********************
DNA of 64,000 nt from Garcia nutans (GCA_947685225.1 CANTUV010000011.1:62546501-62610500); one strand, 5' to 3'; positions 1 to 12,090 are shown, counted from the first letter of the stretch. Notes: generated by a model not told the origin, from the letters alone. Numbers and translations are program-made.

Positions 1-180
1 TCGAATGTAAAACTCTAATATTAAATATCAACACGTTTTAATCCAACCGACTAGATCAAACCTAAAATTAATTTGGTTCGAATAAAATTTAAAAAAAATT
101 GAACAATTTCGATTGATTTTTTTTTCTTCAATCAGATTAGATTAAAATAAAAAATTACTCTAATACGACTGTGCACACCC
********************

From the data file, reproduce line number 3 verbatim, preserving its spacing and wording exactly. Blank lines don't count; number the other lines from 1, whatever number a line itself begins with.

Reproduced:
1 TCGAATGTAAAACTCTAATATTAAATATCAACACGTTTTAATCCAACCGACTAGATCAAACCTAAAATTAATTTGGTTCGAATAAAATTTAAAAAAAATT